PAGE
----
Occupational Therapy Celebrates 100 years!
It is an exciting time to be an occupational therapist. This year we are celebrating our 100th year as an organized profession. One hundred years is not that long in the span of time for a profession, but the changes and impact that we have made through that time to meet society’s evolving needs has been significant.
In January, occupational therapy was highlighted on a float in the annual Tournament of Roses Parade in Pasadena, California. The float created from all natural elements featured images of various facets of occupational therapy through the years and two symbols of our beginnings and the tenets of our profession. One end of the float is the Hull House, the home of the first program dedicated to teaching the occupational therapy profession, on the other was an arbor with 4 pillars representing work, play, rest, and sleep. Balance in these four areas is thought to signify successful balance in everyday life. Occupational therapy aims to work with clients to address deficits in these areas and help them achieve success.
Occupational therapy has a long history of focusing on mental health and wellness. Initially, occupational therapy grew out of the arts and leisure movement with the idea that engagement in occupations is both the means to achieving recovery and the end goal of recovery. Through the years, the American Occupational Therapy Association(AOTA) has embraced different branding taglines, in 2013 they introduced “ Living Life to its Fullest” to replace the previous “Skills for the Job of Living” to highlight our emphasis on enhancing the quality of life for all people that receive our services and not just on building up skills.
For a profession with its roots in mental and behavioral health, over time we have moved away from being recognized in these areas. According to the most recent AOTA workforce survey in 2015 only 2.4% of OTs and 1.4% of OTAs reported working in mental health settings compared to 5.2% and 5.4% in 2000, representing one of the smallest practice areas for the profession. Comparatively, 19.9% of OTs reported working in school systems. But what does that mean for a profession that prides itself on addressing the needs of the whole person? How did we move so far away from our roots in mental health and how can we get back?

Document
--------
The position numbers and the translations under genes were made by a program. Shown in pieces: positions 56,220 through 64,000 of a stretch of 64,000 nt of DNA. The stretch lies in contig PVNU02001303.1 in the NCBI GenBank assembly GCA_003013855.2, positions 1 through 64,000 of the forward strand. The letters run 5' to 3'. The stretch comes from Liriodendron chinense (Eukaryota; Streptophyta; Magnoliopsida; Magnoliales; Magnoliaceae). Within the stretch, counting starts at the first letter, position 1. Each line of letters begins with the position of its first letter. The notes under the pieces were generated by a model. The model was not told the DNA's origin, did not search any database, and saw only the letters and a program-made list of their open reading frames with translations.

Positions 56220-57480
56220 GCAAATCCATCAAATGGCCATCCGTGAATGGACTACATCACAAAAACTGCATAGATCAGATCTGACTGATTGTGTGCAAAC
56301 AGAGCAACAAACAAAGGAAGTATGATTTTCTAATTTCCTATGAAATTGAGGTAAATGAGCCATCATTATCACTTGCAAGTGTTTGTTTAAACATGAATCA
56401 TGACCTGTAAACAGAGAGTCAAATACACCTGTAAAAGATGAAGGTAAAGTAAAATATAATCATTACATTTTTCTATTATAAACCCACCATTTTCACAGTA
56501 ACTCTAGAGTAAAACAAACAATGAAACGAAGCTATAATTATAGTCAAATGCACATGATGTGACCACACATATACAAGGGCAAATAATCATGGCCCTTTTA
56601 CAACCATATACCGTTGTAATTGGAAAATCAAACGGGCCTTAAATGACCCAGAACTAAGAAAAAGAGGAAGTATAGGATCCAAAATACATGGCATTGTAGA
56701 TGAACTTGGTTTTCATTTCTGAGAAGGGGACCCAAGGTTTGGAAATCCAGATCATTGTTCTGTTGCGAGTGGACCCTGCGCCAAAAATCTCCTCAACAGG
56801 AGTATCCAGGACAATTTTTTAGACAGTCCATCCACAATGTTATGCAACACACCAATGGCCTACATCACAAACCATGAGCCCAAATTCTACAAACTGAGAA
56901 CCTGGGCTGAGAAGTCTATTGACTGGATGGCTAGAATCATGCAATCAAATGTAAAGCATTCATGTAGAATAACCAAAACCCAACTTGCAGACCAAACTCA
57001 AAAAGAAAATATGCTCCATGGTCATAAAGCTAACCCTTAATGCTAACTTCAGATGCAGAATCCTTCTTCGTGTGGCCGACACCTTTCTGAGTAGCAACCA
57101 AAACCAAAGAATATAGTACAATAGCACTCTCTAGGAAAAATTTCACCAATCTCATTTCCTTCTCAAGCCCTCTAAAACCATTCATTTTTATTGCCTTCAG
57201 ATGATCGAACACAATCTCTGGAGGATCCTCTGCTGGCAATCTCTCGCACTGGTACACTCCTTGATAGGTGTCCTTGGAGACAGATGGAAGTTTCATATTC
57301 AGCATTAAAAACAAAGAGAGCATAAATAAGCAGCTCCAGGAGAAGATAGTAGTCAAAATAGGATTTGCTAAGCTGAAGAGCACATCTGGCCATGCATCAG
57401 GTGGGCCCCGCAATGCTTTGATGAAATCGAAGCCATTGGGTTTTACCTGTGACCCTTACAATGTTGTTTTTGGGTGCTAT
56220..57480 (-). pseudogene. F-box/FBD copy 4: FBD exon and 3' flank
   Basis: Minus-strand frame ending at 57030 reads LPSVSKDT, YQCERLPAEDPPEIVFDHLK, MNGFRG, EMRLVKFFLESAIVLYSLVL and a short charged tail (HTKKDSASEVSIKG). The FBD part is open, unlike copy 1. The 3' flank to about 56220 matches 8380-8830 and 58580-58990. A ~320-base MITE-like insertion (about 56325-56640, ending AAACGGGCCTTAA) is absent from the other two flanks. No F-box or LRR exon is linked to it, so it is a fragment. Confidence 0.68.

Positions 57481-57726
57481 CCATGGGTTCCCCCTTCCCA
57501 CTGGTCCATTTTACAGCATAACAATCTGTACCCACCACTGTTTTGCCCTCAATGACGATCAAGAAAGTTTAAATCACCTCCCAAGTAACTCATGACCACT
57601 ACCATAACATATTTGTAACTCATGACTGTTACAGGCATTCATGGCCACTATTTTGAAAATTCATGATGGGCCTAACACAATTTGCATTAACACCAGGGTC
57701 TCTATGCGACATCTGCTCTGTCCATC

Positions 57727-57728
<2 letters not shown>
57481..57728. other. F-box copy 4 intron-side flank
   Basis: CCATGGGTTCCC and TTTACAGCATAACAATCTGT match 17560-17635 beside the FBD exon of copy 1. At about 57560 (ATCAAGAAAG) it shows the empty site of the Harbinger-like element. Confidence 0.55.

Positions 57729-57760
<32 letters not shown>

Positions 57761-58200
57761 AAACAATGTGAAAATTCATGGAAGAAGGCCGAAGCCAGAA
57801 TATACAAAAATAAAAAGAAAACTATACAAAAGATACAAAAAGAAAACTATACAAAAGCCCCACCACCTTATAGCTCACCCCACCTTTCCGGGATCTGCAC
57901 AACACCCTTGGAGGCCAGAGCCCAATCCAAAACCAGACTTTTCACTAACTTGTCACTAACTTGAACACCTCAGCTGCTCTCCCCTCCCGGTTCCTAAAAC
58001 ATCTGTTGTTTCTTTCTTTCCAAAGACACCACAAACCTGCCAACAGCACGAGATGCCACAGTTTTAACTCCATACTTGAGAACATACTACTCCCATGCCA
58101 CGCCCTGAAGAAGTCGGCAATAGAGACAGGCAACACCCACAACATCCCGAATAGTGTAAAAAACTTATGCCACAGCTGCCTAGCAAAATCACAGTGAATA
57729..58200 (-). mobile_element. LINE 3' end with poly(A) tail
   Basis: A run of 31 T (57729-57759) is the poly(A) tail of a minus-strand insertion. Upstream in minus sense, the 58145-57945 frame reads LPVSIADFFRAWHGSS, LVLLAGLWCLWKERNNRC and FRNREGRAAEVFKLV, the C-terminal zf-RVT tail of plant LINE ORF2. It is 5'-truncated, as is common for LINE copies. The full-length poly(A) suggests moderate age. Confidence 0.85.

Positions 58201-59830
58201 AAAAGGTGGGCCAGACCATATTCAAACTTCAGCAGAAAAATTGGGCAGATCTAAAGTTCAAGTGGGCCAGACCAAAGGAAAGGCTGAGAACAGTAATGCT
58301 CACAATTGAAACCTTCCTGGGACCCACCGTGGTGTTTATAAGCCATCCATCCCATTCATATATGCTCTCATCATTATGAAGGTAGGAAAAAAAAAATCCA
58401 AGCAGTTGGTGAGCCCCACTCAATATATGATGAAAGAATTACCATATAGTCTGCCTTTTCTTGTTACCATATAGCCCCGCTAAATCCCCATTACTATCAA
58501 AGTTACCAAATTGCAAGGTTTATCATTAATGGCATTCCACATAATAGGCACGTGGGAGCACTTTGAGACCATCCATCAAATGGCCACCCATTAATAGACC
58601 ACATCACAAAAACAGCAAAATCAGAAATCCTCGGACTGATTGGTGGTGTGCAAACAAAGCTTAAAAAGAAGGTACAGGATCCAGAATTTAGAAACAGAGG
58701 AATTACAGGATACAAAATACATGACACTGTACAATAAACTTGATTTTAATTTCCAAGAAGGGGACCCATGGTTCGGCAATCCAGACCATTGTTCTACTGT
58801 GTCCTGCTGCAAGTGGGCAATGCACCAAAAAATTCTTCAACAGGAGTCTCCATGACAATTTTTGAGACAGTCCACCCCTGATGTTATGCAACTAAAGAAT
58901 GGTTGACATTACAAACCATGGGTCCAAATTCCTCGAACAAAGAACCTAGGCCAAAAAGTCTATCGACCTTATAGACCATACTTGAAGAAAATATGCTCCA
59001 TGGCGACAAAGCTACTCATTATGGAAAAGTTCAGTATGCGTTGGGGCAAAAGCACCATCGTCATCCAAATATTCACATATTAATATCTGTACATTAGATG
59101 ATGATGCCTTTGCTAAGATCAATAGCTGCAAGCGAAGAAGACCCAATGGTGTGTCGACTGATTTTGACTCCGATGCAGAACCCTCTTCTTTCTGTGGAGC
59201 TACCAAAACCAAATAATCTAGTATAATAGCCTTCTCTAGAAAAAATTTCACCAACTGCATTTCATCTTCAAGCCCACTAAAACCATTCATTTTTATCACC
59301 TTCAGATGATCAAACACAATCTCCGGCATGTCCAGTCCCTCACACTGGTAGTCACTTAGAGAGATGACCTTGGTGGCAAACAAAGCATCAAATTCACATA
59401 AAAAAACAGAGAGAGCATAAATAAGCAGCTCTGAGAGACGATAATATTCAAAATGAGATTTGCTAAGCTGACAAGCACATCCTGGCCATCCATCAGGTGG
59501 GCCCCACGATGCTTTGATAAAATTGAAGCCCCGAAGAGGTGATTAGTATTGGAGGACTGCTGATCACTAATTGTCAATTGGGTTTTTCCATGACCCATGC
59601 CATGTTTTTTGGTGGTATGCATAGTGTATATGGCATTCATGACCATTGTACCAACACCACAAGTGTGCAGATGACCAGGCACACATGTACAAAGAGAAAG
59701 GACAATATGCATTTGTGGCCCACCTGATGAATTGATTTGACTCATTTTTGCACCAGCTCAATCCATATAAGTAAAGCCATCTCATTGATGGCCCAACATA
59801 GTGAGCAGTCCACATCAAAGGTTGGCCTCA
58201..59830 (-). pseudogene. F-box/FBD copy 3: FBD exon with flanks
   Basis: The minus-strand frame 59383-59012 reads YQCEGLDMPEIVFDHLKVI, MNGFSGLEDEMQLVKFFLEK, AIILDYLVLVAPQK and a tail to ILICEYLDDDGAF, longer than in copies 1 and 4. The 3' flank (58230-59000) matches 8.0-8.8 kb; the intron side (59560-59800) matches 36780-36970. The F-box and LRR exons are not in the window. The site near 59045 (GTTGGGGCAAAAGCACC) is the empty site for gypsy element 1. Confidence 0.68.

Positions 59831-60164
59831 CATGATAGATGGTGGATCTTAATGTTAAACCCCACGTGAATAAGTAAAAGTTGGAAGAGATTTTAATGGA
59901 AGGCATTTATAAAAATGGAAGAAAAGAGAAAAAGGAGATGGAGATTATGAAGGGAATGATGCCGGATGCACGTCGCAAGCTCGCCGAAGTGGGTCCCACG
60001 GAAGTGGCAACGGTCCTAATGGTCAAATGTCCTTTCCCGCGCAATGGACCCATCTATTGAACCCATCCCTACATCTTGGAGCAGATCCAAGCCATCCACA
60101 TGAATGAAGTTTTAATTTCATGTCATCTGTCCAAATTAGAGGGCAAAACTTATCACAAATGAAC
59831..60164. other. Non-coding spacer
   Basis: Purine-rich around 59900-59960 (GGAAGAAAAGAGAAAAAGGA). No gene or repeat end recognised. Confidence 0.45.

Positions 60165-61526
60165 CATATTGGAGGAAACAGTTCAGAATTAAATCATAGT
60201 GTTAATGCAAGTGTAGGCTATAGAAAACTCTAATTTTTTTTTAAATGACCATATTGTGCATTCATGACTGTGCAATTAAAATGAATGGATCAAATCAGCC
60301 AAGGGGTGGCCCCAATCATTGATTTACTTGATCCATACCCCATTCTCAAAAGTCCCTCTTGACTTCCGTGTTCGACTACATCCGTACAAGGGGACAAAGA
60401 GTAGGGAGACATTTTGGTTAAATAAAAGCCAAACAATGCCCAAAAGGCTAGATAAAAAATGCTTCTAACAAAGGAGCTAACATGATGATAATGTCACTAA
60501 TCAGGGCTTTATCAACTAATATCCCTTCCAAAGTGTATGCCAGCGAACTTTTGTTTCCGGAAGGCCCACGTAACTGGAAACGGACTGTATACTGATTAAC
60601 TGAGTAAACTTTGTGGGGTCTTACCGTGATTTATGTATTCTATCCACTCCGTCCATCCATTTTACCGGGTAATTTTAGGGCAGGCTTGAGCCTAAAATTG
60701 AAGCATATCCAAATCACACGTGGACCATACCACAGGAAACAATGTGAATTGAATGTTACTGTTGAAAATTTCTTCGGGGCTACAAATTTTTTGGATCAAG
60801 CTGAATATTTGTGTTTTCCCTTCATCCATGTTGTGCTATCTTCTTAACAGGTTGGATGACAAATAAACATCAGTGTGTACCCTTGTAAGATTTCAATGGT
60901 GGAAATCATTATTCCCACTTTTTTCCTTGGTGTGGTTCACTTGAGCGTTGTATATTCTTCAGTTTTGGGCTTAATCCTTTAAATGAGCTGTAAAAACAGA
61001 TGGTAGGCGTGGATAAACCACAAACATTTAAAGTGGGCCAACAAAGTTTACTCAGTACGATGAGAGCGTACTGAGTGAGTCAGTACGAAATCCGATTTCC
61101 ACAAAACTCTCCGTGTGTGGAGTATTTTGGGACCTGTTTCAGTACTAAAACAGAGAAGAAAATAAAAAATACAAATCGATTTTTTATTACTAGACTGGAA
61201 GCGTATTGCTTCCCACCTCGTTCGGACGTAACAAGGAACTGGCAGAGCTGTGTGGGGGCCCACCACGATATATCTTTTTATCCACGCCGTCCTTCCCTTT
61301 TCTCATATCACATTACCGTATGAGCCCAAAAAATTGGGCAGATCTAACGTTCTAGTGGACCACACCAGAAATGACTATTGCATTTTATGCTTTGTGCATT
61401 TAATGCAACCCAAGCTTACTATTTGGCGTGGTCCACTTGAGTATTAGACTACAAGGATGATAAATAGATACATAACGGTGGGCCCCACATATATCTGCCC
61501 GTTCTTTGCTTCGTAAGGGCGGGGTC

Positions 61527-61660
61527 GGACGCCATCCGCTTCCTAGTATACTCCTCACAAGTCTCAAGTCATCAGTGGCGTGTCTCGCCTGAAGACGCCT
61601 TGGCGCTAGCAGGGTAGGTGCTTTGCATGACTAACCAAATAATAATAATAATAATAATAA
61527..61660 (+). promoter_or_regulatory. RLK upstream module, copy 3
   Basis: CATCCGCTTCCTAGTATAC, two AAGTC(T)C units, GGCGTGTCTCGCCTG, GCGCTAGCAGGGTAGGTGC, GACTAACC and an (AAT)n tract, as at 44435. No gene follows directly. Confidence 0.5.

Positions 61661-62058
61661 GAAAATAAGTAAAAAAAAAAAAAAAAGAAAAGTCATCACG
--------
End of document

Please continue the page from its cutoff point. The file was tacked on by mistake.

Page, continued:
One of the ways the profession is committed to focusing on building influence in mental health is through advocacy for recognition in current health care reform as mental health practitioners. On Dec. 13, 2016, the 21st Century Cures Act was passed which included occupational therapy on a list of mental health professionals and allows for improved access to funding for education of future OTs in mental and behavioral health settings. One of the organization’s goals is to have occupational therapy recognized as mental health providers in all 50 states. On February 1, I joined over a hundred occupational therapy students, practitioners and educators in Richmond, Virginia to advocate for the passage of two bills related to occupational therapy in the general assembly. One of which aims to gain recognition for practitioners as qualified mental health and behavioral health practitioners which would allow them to qualify for the same loan forgiveness programs and funding opportunities as other providers. Working at Grafton, I am proud to be a part of the resurgence of OT in mental and behavioral health and am looking forward to sharing the strides we are making with future OTs through our growing fieldwork education program. Look for more updates on OT throughout the year as we celebrate 100 years of “Living Life to its fullest”.